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Aarushi murder: Will we ever know what happened?

Saturday, 14 January 2012 - 10:30am IST | Place: Mumbai | Agency: dna

As a journalist, I don’t think I have been questioned about any case as much as the Aarushi case, be it in the newsroom or elsewhere.

“I don’t know what to tell you about the case.” This was how he began when he spoke to me for the very last time. “I can just tell you that what is happening isn’t right. They are implicating the wrong people.” And with those mysterious lines, my ‘Deep Throat’ in the CBI and initial investigator in the Aarushi Talwar murder case hung up for good.

This was more than three years ago, and though we had no way of knowing at the time whether he was speaking the truth, that conversation coincided with the last point of clarity and hope in the case: the summer of 2008, when the CBI looked like it would undo the bumbling crassness of the NOIDA police, before taking the entire country on a ride accusing three domestic help of having killed the 14-year-old girl; the summer when the then CBI director almost announced that he was about to declare the case solved — famous last words.

As the Supreme Court upheld the trial against Aarushi’s parents last week, I could not help thinking about my Deep Throat and how his contrary opinion in the case got him kicked out of the investigation, or at least that is what he led me to believe. I’m wondering whether he is now satisfied that his organisation has finally come around to his theory on the case — that it wasn’t Krishna, Mandal and Rajkumar, the help, who killed Hemraj and Aarushi, but that it was the teenager’s parents. I haven’t spoken to Deep Throat since, as he became disillusioned and completely went into a shell as the three help were bundled in and forced into various tests like narco-analysis and brain mapping. But as the trial in the blind murder case is scheduled to begin next month, I am wondering if we will ever know what really went down that night in May 2008.

As a journalist, I don’t think I have been questioned about any case as much as the Aarushi case, be it in the newsroom or elsewhere.

Even the most cynical, news-weary colleague has often cornered me on the news floor to ask: “So, tell us the off-record stuff, Sunetra, who really killed Aarushi?” And being a typical journo, I have often felt the pressure to live up to their expectations of knowing the inside story — “Well, you know what they are saying...”, and given them some drivel. Which is why the final report of the CBI in the case is so unexpected. For the first time, you have all-knowing investigators going on record to almost say, “Hey, there are a lot of things we don’t know in this case, but here is what we do know.” The final report in which the CBI recommended closure of the case for lack of evidence actually lists 15 different holes in the agency’s own theory that the parents did it.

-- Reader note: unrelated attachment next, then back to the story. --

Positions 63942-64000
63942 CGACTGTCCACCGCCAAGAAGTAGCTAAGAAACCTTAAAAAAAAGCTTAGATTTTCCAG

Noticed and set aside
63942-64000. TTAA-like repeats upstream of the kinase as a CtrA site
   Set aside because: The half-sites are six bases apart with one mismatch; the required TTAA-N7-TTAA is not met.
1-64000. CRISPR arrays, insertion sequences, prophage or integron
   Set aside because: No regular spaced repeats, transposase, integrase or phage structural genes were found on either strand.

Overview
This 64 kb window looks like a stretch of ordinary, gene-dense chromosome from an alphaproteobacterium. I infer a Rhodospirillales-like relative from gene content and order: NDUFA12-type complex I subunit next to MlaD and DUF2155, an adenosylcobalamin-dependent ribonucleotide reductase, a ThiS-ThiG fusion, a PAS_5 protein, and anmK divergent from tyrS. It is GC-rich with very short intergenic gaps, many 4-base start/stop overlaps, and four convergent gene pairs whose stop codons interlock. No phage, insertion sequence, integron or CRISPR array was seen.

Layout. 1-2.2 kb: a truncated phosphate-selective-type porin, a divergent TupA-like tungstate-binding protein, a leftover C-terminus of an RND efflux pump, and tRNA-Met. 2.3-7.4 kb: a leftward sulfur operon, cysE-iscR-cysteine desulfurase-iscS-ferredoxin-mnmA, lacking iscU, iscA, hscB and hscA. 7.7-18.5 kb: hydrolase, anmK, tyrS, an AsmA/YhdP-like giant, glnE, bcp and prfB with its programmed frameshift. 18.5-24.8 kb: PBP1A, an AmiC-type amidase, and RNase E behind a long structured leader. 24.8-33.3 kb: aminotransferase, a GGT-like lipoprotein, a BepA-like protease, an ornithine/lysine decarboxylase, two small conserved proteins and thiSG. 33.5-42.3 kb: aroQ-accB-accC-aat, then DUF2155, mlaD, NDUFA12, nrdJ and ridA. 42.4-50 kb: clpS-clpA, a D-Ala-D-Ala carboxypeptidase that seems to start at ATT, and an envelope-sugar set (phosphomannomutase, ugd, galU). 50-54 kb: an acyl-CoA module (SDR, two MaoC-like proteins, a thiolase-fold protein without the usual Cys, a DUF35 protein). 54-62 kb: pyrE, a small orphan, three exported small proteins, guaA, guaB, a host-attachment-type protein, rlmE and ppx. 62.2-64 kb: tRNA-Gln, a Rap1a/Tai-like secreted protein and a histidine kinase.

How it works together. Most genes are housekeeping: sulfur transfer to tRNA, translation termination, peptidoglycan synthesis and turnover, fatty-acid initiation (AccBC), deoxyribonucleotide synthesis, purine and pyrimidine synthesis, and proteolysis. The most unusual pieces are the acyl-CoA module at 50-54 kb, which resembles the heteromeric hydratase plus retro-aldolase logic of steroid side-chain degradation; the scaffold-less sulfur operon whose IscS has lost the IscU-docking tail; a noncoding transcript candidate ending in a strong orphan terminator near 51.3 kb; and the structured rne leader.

I find it fascinating that instead of trying to hide the weaknesses in the case or pretend that they don’t exist, which is what most investigating agencies do, the CBI in a detailed manner lists out how it feels the parents must have been the only ones who could have committed the murder, but also admits that it can’t explain why Nupur’s clothes, unlike her husband Rajesh’s, have no trace of blood. It can’t explain why, if Hemraj was killed at the same time that Aarushi was killed, his blood was nowhere to be found in the room. And it can’t explain why hours after the murder, Hemraj’s mobile signal was picked up by some tower in Punjab. How did it reach there if his body was lying on the Talwars’ terrace? The phone was never found, but what is the Punjab connection?
Apart from the intricate details and insights from the investigator, what the report also shows is that now and then, and we rarely see instances of that, the CBI is also capable of seeing shades of gray, of seeing nuanced relationships. For me the most moving part of the final report is when the CBI describes events leading up to Aarushi’s murder. It recalls how Rajesh and Nupur Talwar had bought her a digital camera for her birthday, which was a few days later. The investigators describe how the Talwars were so excited they couldn’t contain themselves and decided to give their daughter her present that very day. They have a perfect moment of bliss where Aarushi is so thrilled that she even takes pictures with her new camera, which, ironically, become exhibits of evidence in her own murder. That takes place a couple of hours later, and the CBI says they have no evidence for what could have provoked such loving parents to turn into murderers.

I praise this CBI report, but I don’t know whether I believe it. After all, just a few years ago the same agency told me that the servants killed Aarushi. And while the agency is transparent about everything else, it does not go into any detail about how the first set of investigators went exactly the opposite way. I wish my Deep Throat would come back to tell me why his bosses forced a particular line of investigation, but I don’t think he ever will.

Nupur Talwar once came into the NDTV studios for her first interview and I remember staring at her, trying to figure out if she was involved. Did she look guilty? Did she look heartbroken? I can’t say, because as a wise man once told me, don’t assume anything of human beings, they are capable of anything.

Sunetra Choudhury is an anchor/reporter for NDTV and is the author of the election travelogue Braking News On Twitter:@sunetrac

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